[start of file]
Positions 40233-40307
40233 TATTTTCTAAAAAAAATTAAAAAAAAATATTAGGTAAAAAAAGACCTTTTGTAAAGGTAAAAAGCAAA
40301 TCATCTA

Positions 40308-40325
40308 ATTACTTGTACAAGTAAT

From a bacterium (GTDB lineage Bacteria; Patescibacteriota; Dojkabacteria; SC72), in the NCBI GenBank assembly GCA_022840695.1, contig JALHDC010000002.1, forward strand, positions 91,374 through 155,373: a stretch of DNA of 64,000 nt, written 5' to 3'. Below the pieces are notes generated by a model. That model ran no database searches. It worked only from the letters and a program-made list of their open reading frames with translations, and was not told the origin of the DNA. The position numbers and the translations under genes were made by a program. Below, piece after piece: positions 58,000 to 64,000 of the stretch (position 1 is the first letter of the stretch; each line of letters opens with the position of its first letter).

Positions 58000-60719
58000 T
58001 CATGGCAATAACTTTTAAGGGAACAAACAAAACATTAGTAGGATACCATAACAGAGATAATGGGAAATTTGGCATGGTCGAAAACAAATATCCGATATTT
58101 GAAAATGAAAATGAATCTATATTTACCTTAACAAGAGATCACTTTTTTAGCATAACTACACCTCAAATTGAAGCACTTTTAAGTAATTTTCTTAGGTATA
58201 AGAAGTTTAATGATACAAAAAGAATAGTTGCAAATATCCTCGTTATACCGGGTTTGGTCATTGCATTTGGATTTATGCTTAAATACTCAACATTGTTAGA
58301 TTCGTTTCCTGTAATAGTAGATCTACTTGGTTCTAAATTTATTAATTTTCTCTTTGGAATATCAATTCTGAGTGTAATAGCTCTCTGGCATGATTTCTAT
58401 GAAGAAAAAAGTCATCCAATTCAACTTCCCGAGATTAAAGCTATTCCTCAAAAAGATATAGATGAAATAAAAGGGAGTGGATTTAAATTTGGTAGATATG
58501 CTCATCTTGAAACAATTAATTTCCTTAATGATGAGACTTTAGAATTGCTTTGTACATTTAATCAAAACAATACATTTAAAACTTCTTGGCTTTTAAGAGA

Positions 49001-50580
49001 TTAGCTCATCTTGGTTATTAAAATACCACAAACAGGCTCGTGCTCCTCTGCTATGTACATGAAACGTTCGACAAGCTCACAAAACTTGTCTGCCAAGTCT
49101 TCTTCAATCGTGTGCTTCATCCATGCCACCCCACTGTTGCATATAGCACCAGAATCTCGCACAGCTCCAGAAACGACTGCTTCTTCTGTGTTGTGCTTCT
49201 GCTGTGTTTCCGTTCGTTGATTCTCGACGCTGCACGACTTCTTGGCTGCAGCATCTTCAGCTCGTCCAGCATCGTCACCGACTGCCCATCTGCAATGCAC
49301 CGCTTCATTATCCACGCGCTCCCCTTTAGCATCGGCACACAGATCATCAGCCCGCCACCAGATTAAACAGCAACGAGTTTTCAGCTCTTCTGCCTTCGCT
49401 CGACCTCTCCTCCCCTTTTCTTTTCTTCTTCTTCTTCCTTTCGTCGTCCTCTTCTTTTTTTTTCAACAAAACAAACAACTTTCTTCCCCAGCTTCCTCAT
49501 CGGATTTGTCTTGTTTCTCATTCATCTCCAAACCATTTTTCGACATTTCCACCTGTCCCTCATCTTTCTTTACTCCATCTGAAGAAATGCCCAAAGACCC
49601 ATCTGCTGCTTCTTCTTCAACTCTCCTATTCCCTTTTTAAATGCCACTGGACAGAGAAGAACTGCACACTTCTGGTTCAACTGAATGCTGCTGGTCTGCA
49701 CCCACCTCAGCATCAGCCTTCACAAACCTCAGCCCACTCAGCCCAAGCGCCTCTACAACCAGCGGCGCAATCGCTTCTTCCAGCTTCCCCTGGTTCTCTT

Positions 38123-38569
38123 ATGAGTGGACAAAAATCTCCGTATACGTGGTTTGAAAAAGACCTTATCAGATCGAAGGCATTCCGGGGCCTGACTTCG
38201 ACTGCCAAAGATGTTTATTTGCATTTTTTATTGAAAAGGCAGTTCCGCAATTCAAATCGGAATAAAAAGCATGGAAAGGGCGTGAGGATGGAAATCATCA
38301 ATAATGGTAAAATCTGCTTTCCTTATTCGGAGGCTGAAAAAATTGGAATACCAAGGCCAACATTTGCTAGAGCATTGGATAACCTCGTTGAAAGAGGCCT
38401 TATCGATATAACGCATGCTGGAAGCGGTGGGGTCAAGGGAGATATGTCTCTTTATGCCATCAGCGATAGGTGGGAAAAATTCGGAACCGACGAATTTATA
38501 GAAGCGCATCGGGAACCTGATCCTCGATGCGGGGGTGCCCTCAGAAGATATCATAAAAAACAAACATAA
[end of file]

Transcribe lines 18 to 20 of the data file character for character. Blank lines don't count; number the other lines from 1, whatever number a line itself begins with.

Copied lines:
49201 GCTGTGTTTCCGTTCGTTGATTCTCGACGCTGCACGACTTCTTGGCTGCAGCATCTTCAGCTCGTCCAGCATCGTCACCGACTGCCCATCTGCAATGCAC
49301 CGCTTCATTATCCACGCGCTCCCCTTTAGCATCGGCACACAGATCATCAGCCCGCCACCAGATTAAACAGCAACGAGTTTTCAGCTCTTCTGCCTTCGCT
49401 CGACCTCTCCTCCCCTTTTCTTTTCTTCTTCTTCTTCCTTTCGTCGTCCTCTTCTTTTTTTTTCAACAAAACAAACAACTTTCTTCCCCAGCTTCCTCAT